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Old 11-11-2008, 10:21 PM   #1
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Brittle Stars Dangerous?

I've had my aquarium up and running for around a month now, everyone seems to be happy.

I decided it's about time to clean out the filters again. My overflow box had a sponge/filter in it to avoid any large particles from ending up in my overflow box...

I took the filter out and tonnes of little arms are waving back at me. There must be at least 40 of them on that little sponge. Up until now I've never seen a brittle star in the aquarium.

So, I would like to save some of them from ending up in my wet/dry and possibly dying on the return trip in my sump... how can I remove them? Can I use my fingers (they dangerous at all?.. I see all those little spike things on their arms)... Most of them went deeper into the sponge/filter as soon as I took it out of the water.

They look like tiny versions of this star here: http://www.pieraquarium.org/resource...ttlestar3A.jpg

Thanks,
Justin
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Old 11-11-2008, 10:46 PM   #2
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It looks like you have an abundance of them crawling in your sponge filter. Well from the pic at least. They will not harm you. However do not harm them! DO NOT expose them to the air. This is bad for any Sea Star. Also having your tank for a month, Sea Stars do not like changes in water chemistry make sure not to use copper based meds. Also when transporting use a bowl with the same tanks water and you must capture will under water with net or "device". Put bowl underwater and place sea star into bowl/bucket: resume transport.
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Old 11-11-2008, 10:47 PM   #3
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Did they come from live rock or your live sand?
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Old 11-11-2008, 11:39 PM   #4
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Thanks... they came from my live rock, I didn't buy live sand. My rock came from an established aquarium.

I've been lucky in terms of water quality, my live rocks also came with a lawnmower blenny and a sand sifting star... both of which are thriving in the aquarium. (I do hand-feed the star when he surfaces, and I add an algae clip to some rocks for the blenny until the aquarium gets established.)

I made a mistake then, I exposed the serpents to air for about 20 seconds while I dunked the sponge in a bucket of water (from the aquarium) to clean out some solid wastes. I couldn't get any stars out though, they snuck deep in the sponge.

I won't be using any copper meds ever... I plan on maintaining inverts.

The picture isnt' from my aquaruim by the way, it's a pic I found on google ta looks similar to the stars I found. (except my stars are striped.)
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Old 11-13-2008, 09:55 PM   #5
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Do not quote me on this but Sea Stars are like earthworms and will grow back from nearly nothing.... Wink Wink to get most if not all out of your sponge you could try cutting it or tearing off small chunks...(ONLY IF YOU FIND OUT IF YOU CUT ONE IT WILL REGENERATE) but look into it!! It would be cool! But make sure you have a replacement sponge haha or no filter for you!!!!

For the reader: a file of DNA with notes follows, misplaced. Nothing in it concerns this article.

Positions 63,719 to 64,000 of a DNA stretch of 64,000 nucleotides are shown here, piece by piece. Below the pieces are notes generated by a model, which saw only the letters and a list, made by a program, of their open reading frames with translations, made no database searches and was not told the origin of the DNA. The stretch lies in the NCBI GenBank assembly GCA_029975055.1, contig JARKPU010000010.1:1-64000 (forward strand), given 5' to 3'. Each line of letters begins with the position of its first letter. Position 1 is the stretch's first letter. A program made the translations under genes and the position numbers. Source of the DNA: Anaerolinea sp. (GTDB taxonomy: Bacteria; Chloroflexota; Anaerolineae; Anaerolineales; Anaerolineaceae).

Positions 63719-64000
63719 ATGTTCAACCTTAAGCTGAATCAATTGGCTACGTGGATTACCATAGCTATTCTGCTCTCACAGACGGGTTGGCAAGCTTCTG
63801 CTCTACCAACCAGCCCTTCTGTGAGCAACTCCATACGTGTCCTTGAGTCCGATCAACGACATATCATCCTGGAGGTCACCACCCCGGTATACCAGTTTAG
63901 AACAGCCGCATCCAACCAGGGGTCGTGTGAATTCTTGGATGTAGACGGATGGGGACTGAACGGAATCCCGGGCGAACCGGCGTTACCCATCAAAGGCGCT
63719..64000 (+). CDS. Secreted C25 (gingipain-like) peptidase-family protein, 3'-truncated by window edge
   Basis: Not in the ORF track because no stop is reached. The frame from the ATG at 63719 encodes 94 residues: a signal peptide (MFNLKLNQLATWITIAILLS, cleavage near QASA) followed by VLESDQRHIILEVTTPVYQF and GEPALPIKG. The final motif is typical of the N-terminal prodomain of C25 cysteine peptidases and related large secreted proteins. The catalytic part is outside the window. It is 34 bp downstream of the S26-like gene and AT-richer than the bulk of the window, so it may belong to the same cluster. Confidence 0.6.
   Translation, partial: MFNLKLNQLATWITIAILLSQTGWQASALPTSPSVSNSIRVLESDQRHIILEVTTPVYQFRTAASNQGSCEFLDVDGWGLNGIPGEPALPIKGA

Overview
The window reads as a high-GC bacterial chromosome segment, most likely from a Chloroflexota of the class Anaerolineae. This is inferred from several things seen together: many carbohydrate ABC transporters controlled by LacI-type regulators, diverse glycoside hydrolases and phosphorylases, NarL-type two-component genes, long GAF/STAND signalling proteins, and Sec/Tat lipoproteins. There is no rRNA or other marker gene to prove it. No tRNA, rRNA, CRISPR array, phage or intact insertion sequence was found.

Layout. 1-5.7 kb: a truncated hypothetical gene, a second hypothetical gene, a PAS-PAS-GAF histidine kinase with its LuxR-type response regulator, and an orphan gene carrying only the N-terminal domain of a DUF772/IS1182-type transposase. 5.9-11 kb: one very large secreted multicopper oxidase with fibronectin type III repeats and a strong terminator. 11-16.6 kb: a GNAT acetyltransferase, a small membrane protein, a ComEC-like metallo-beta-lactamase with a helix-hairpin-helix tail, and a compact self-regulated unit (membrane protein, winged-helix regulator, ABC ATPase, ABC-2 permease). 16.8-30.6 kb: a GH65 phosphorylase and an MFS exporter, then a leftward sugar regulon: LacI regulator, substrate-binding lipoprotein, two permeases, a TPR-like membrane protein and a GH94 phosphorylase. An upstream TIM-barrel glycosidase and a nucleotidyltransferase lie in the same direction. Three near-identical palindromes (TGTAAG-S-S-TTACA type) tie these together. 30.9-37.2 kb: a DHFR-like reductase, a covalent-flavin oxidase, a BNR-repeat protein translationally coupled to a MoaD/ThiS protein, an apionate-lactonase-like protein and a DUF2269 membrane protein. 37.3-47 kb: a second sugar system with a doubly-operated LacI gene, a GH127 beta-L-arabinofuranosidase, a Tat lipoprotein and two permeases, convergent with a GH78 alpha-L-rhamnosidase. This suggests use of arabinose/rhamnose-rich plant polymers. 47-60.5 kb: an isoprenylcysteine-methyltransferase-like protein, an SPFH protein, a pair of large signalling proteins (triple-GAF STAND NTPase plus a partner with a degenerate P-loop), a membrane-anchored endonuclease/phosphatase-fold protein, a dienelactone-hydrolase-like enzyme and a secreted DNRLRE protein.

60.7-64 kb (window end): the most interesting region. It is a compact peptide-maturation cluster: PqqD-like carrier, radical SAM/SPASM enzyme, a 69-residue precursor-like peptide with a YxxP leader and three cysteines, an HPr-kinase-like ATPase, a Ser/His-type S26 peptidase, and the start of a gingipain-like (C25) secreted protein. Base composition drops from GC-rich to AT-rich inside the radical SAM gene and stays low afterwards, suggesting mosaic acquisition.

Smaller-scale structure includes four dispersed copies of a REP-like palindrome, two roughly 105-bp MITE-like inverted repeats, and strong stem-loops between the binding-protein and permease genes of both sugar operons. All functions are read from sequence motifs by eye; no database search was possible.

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Old 11-13-2008, 10:44 PM   #6
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Brittle stars are not considered sea stars nor has brief air exposure proven to harm any starfish like salinity, temperature, and pH changes. Having a limb severed from any starfish or brittle star is extremely stressful and although the likelihood of a brittle star regrowing theirs due to their hardiness (part of their defensive system), most sea stars will not in the home aquarium nor can they regenerate without the central disc intact.
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Old 11-13-2008, 11:33 PM   #7
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I'm guessing these are very small stars about the size of a quarter?

I have them all over my system. They are just part of the life that appears in a SW tank. Nothing to worry about.
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Old 11-14-2008, 12:56 AM   #8
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I was wrong... then. Ive heard not to let air get to them but its not proven that this stresses them out correct.
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Old 11-18-2008, 08:53 AM   #9
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I've got lots of them, little guys, no bigger than a dime from tip to tip.

They're all over in my sump too. My blue trigger will eat them up in one slurp if they get into the water column, but he seems to leave them alone otherwise.
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Old 11-18-2008, 09:25 AM   #10
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Quote:
Originally Posted by GhostKnife View Post
I was wrong... then. Ive heard not to let air get to them but its not proven that this stresses them out correct.
I dont know about the proven part but I tend to err on the side of safety for these stars. Liveaquaria says " It should never be exposed to air while handling ". Saltwaterfish.com says "It should never be exposed to air while handling". And the list goes on and on. Not trying to dispute anyone but due to my experience and warnings that are on the web I`ll tend to err on their side. I have three stars and will not let them be exposed to air. JMO
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